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Home UI comparison: Google TV vs Apple TV vs Fire TV

The new Google TV: Detailed Review

Deep dive into the new device, keeping the Google TV vs. Apple TV vs. Fire TV discussion in mind.

The new Chromecast with (the new) Google TV was announced at the Google event on September 30. And for me it was the most exciting product announcement from that day (not the Pixel 5 or the new speaker).

I watch a lot of TV(/Movies/Music) and I did miss having a good streaming device from Google. The Android TV that existed was not a great experience and wasn’t very smart. So I was pretty excited when the Google TV was revealed. I’ve been using the new Google TV for a little over 3 weeks now, and in this article, I provide my review.

In the Box

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In the box, we find the device itself along with a remote of matching color (and matching color batteries!). And we have a power brick along with a USB A to C power cable. The device has no ports other than the USB-C input. However, there do exist dongles that can support an Ethernet connection, if needed.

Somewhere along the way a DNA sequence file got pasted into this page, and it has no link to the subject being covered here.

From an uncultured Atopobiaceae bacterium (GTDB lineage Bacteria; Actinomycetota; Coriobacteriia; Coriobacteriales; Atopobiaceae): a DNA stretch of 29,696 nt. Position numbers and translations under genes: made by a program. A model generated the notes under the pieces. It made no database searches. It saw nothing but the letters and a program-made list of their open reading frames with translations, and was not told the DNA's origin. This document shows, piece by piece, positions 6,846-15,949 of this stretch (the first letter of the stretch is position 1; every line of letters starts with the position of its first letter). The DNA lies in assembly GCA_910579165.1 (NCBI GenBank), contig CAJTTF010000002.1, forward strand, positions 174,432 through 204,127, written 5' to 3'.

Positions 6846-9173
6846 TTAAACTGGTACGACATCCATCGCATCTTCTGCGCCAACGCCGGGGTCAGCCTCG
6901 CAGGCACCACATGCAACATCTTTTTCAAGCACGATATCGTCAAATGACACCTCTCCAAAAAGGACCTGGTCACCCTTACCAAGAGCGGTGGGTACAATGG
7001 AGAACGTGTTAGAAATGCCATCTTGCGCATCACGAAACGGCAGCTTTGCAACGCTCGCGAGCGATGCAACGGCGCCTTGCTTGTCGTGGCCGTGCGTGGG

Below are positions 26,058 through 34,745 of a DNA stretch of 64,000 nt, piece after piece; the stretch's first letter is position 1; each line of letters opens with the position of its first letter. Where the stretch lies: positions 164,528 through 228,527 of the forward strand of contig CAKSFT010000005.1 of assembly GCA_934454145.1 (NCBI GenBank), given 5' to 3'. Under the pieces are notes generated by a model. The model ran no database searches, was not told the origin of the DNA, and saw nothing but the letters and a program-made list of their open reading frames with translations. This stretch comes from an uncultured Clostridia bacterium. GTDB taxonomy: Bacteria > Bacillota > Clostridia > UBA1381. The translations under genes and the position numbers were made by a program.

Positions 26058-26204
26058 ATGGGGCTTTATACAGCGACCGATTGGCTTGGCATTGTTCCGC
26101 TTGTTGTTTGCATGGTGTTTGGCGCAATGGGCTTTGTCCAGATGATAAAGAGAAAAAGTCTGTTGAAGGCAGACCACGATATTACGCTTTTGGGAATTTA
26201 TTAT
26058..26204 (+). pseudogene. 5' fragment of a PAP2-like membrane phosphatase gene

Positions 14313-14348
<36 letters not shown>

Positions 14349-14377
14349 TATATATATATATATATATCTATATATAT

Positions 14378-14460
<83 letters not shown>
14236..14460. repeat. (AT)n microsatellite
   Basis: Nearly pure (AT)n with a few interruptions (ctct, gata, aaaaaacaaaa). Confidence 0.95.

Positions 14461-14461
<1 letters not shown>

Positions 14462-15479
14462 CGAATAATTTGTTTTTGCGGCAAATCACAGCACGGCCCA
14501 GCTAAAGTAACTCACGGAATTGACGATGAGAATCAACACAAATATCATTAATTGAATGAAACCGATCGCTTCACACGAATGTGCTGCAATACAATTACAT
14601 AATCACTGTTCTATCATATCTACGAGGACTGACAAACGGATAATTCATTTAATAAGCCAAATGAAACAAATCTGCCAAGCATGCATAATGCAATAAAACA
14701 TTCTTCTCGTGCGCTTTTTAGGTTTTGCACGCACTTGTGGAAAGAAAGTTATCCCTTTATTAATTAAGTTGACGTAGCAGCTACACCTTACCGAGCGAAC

The Remote

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Google TV (and the remote) comes in multiple colors — unlike the competition

The remote is one of the best built remotes I’ve held, if not the best. It’s very nicely thought out, intuitive to use and feels great in the hand. But this honor is only given to the remote itself, the actual integration with the platform is discussed in the next paragraph. On the top, the Bluetooth remote has a 4 button control wheel and that follows buttons for Back, Assistant, Home, Mute, YouTube, Netflix, Power, and Input Switch. And the volume buttons are on the right side. The remote is powered by 2 AAA batteries (provided in the box). The remote works well with my TV (LG OLED) for TV controls (power, input, volume) and you can configure between IR or HDMI-CEC for each of the controls. The Input Switch is a nice addition as that’s often the only use people have for the actual TV remote, I wish Apple TV or Fire TV included a button for this too.